“Bella.” Blake’s deep voice reverberated in my chest, reminding me of the emptiness I felt even as I loved him. “Are you in pain?”
I shook my head. “I’m sorry. I don’t know what happened.” I moved to get up, but he wouldn’t let me.
“Just stay down. We’ve called for an ambulance.”
“I don’t want to go to the hospital.” I was mortified to be laying on the boardroom floor with all the important company execs staring down at me. I was an executive assistant, and my job was crucial to Blake’s success. But most of the board thought of me as a glorified secretary.
“Too bad.” He inhaled deeply, and for a moment, I thought I saw emotion in his eyes. But maybe it was my imagination or wishful thinking because I blinked and it was gone.
A few minutes later, paramedics came in and poked and prodded me while asking questions. Had I eaten? Did I have a head injury? On and on. They seemed to think I’d simply fainted, but Blake insisted they take me to the hospital.
“Bl—Mr. Alexander, really, I’m okay. I just need to rest.” I tried again to have him let me go home to regain my dignity.
Blake’s intense gaze told me I had no choice.
“It’s best to be sure,” Dana Gleason, Blake’s actual secretary said to me. “You’re too young to be passing out.” She turned to Blake. “I can go with her to the hospital, Mr. Alexander.”
I looked to him, wondering what he’d do.
He shook his head. “She’s on my time, I’ll go with her. Check with the other interns to see if they’re all right. Maybe she ate something with the others and they could be at risk too.”
“You can’t ride in the ambulance, but you can meet us at the hospital.” The EMS guy gave Blake the hospital name.
“Anything she needs, take care of it,” Blake said.
I still thought it was overkill to take me to the hospital, but I didn’t have the mental will to fight or the physical strength to get up and walk out on my own. So I let them strap me to a gurney and wheel me through the executive office to the elevator, and then out onto the street where they put me in the ambulance.
I zoned out until I was in some sort of triage area at the hospital with nurses taking over the poking, prodding, and questioning routine. They took blood and urine and then told me to wait.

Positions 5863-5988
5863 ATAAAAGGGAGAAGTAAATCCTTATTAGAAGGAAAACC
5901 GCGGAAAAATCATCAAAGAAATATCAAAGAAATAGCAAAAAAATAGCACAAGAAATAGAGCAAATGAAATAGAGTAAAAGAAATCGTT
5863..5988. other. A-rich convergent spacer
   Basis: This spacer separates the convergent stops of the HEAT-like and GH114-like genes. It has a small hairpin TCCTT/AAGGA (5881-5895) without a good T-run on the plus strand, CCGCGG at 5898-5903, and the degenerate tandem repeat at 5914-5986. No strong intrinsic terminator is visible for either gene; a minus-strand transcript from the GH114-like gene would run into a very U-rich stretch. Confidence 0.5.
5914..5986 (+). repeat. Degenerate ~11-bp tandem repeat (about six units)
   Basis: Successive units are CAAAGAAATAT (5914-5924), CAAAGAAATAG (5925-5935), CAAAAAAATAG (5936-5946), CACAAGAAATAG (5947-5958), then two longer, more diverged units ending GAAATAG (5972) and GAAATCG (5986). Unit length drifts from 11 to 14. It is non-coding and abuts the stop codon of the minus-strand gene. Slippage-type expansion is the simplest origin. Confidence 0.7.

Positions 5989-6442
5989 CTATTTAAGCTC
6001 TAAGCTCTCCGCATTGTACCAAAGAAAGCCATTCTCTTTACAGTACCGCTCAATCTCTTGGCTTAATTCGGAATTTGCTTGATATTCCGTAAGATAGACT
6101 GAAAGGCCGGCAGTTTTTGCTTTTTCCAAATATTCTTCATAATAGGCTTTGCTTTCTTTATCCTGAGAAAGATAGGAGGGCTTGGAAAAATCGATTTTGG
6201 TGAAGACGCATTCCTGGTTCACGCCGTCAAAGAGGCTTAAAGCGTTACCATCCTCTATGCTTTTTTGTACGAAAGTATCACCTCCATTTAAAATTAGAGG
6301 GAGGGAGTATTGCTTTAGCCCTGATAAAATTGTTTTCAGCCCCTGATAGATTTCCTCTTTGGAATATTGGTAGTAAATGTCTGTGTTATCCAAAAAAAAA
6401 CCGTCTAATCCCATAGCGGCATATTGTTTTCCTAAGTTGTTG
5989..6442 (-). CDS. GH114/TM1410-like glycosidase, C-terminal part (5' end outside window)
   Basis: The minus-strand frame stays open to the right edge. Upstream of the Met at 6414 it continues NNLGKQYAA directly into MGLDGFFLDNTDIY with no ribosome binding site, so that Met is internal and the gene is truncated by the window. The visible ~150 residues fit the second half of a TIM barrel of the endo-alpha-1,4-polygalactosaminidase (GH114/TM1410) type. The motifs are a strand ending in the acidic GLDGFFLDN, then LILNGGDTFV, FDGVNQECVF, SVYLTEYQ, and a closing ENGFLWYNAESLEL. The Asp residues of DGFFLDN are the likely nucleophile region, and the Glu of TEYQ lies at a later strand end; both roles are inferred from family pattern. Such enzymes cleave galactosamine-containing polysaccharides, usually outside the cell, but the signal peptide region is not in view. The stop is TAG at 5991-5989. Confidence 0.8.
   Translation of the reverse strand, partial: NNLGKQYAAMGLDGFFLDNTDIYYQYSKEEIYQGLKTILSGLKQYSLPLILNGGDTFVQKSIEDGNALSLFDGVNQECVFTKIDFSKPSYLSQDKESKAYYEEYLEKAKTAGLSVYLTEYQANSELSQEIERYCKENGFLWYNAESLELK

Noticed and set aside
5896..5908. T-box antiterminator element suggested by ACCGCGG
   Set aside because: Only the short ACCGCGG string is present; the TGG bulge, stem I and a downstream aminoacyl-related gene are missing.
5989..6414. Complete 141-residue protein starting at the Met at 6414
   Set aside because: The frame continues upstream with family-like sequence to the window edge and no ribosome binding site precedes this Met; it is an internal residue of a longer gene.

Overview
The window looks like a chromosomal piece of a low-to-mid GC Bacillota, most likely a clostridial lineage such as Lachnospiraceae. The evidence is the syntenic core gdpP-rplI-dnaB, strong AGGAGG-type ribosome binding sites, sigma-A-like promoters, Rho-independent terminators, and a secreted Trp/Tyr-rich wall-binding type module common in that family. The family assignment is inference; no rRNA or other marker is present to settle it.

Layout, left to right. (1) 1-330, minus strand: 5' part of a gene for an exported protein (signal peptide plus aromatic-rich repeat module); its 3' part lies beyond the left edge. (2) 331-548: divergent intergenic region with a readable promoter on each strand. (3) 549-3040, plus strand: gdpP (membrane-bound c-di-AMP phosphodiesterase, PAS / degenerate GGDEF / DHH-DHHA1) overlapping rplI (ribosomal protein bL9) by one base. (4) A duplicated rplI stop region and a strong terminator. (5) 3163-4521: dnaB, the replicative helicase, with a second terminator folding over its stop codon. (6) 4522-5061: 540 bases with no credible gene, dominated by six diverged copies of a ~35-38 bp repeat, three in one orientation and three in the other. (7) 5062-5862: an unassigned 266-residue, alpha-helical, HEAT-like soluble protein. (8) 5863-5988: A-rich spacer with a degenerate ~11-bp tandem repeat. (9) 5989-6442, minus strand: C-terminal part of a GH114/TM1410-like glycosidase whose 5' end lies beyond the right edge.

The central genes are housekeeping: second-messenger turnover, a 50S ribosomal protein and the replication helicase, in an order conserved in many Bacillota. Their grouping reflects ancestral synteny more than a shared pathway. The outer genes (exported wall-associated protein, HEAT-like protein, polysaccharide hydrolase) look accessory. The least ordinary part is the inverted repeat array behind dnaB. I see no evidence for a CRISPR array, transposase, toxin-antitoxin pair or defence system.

It seemed like forever before a nurse came in. “Ms. Hanson, do you want us to send your father back?”
“Father?” Why would my dad be here? How would they know him? I didn’t even know him.
“He’s out in the waiting area.”
Oh, God. “That’s not my dad. That’s my boss.” I hoped they hadn’t asked him if I was his daughter. That would be a disaster.
“Do you have family we can call?”
“Am I dying?” Suddenly, I was afraid and wished my mother was still alive.
“No honey.” The nurse moved to stand closer to my bed. “It can be scary to be at the hospital so if there’s family we can call—”
“I don’t have a family.”
She gave me that expression most people did when they learned I didn’t have a family. A mixture of pity and uncertainty of how to respond. “Well, that will be changing.”
“What do you mean?” Maybe I hit my head because I couldn’t make sense of what she was saying.
“Honey, you’re pregnant.”
My breath caught in my throat. “What?”
“Pregnant. It’s not that uncommon to faint during early pregnancy, especially if you stand up quickly.”
I finally took a breath and another and another until I was nearly hyperventilating.
The nurse frowned. “Ms. Hanson.” She said my name harshly and caused me to jerk. “Take a slow, deep breath.”
I did as she said, once and then twice and again until my breathing was normal, even as my heart thundered in my chest.
“I take it this isn’t planned?” she said.
I shook my head. How did this happen? Well, I knew how it happened. And I knew when. We’d used birth control every time except once. The first time. The old wives tale that you can’t get pregnant the first time wasn’t true. I’d just proven that. I’d also proved that no time in your cycle was safe.
I felt like an idiot. I was a smart woman. A smart woman who let love and lust get the best of her. Now I was pregnant by a man who didn’t love me and never would.
I swallowed as the magnitude of my predicament set in. From this moment on, my life was going to change.
“Do you want to see your boss?” the nurse asked with an expression that suggested she knew he wasn’t just my boss.
I had to tell him. He’d probably hyperventilate too. Then self-flagellate for betraying his wife. He was the type of man who’d make sure the baby was financially cared for, but that wasn’t the life I’d wanted for myself or my child. I understood that fairy tales weren’t real, but I knew true love existed. That’s what I wanted. My problem was that I loved a man who couldn’t return my love.